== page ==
Truth about the Human Condition


Dr. Joy DeGury does an excellent job presenting historical information to help bring understanding about our present human condition in this society. The difficult multidimensional problems that result from the stench of institutional racism cannot be ignored. Yes, chattel slavery of African people in America began long ago in the early 1600’s. Further, slavery was allegedly abolished in 1865 with the 13th amendment (except for those who commit a crime). However, ALL people African-American and non-African-American are all still existing in this country under the lethal influence of revisionist history, miseducation, and alleged white supremacy.

“When you destroy a link that any people have with their culture, you destroy them” Joy DeGruy

Africa is the MOTHERLAND, the birthplace of civilization. African people have contributed more to life and greatness of this country and the world than is presently known by the masses and that is no accident. Our present state of affairs is by design.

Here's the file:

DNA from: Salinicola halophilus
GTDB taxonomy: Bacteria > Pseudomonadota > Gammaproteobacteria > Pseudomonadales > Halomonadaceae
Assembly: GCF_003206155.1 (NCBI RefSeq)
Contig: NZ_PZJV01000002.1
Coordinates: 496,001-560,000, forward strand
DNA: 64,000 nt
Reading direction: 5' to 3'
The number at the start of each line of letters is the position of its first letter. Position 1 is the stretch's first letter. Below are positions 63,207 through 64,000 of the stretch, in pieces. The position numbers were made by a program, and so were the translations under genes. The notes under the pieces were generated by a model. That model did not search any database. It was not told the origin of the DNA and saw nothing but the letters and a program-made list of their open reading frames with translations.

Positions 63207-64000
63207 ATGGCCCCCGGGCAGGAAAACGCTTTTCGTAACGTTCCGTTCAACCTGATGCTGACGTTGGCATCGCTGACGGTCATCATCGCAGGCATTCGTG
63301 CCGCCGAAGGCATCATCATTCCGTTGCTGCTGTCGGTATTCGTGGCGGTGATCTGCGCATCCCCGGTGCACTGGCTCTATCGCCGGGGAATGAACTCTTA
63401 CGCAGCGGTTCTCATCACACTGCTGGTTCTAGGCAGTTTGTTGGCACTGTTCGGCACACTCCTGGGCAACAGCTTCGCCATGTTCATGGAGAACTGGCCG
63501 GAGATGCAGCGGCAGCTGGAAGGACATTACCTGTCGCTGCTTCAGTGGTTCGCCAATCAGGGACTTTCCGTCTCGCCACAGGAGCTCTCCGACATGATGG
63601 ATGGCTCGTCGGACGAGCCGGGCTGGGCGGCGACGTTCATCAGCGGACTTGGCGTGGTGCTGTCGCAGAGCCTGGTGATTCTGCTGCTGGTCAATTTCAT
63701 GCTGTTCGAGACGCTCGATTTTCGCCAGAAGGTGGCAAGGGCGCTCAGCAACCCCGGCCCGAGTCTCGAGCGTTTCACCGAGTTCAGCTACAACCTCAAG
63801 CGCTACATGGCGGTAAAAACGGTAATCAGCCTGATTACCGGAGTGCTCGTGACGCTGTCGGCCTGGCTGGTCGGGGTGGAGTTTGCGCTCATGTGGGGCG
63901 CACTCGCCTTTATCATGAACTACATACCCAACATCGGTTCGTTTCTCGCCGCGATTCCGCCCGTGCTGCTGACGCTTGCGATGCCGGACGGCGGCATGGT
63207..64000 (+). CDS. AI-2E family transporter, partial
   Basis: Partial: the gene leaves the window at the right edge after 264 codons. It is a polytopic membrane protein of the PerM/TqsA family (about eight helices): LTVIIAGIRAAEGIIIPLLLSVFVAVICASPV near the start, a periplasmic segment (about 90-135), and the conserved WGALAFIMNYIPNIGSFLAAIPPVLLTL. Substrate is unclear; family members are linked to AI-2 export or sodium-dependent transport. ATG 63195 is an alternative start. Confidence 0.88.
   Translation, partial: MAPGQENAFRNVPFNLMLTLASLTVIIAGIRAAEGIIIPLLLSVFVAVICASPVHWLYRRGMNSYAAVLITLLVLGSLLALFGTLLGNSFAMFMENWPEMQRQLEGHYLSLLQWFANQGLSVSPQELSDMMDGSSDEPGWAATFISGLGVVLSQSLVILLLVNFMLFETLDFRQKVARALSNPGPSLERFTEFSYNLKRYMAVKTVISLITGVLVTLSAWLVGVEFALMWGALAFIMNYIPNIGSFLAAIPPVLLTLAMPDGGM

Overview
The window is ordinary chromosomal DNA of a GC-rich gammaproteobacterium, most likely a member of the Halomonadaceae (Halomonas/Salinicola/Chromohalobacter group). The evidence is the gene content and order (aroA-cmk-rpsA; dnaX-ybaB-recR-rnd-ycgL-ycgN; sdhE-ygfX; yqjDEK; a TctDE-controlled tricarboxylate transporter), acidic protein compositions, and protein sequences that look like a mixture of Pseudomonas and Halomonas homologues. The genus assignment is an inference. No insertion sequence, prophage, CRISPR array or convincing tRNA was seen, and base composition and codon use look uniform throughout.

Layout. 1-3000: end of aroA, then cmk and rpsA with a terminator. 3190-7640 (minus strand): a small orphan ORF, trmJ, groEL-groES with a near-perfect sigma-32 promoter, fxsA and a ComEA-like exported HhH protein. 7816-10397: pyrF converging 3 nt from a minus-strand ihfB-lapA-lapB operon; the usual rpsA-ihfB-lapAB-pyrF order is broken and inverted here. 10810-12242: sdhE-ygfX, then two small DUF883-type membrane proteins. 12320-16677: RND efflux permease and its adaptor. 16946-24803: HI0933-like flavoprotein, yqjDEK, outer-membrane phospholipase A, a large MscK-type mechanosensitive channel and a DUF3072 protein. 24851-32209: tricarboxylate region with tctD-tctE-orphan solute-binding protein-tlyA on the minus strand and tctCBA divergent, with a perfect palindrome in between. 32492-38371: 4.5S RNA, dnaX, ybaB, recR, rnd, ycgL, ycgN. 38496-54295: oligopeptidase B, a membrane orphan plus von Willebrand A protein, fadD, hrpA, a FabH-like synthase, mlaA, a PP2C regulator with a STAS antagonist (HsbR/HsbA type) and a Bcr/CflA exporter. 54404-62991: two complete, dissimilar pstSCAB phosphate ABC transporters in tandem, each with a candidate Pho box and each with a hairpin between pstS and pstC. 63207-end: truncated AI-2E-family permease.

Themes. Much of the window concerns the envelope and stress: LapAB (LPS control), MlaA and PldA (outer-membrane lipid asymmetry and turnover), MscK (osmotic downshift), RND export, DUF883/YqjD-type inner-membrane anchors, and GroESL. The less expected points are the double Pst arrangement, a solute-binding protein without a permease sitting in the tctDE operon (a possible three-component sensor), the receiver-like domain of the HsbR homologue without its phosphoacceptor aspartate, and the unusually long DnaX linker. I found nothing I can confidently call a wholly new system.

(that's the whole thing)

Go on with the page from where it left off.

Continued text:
Europeans also enslaved Native Americans so that they would work on their plantations. Many of them like the Taino died from diseases brought by Europeans. Additionally, they were unable to endure under the harsh treatment of their European taskmaster. Those Native Americans that were left were forced west on the Trail of Tears due to a mandate Europeans believed they received from God. What kind of prosperity reports do we hear about the Native Americans today? Is their story a cautionary tale for us? Will African-Americans one day be no more? What personal responsibility are we willing to assume to make difference rooted in truth for our people and our culture? In the absence of a culture to anchor us and our children social conditioning will prevail.

Thank you for reading. Post a comment. Authentic thoughts are thoughts that are genuine and sincerely expressed. Authentic thoughts reverberate with other authentic individuals so they have an irresistible urge to ponder or respectfully respond from their own unique perspective.

In peace and light,

Dr. Free


True Meaning of Consciousness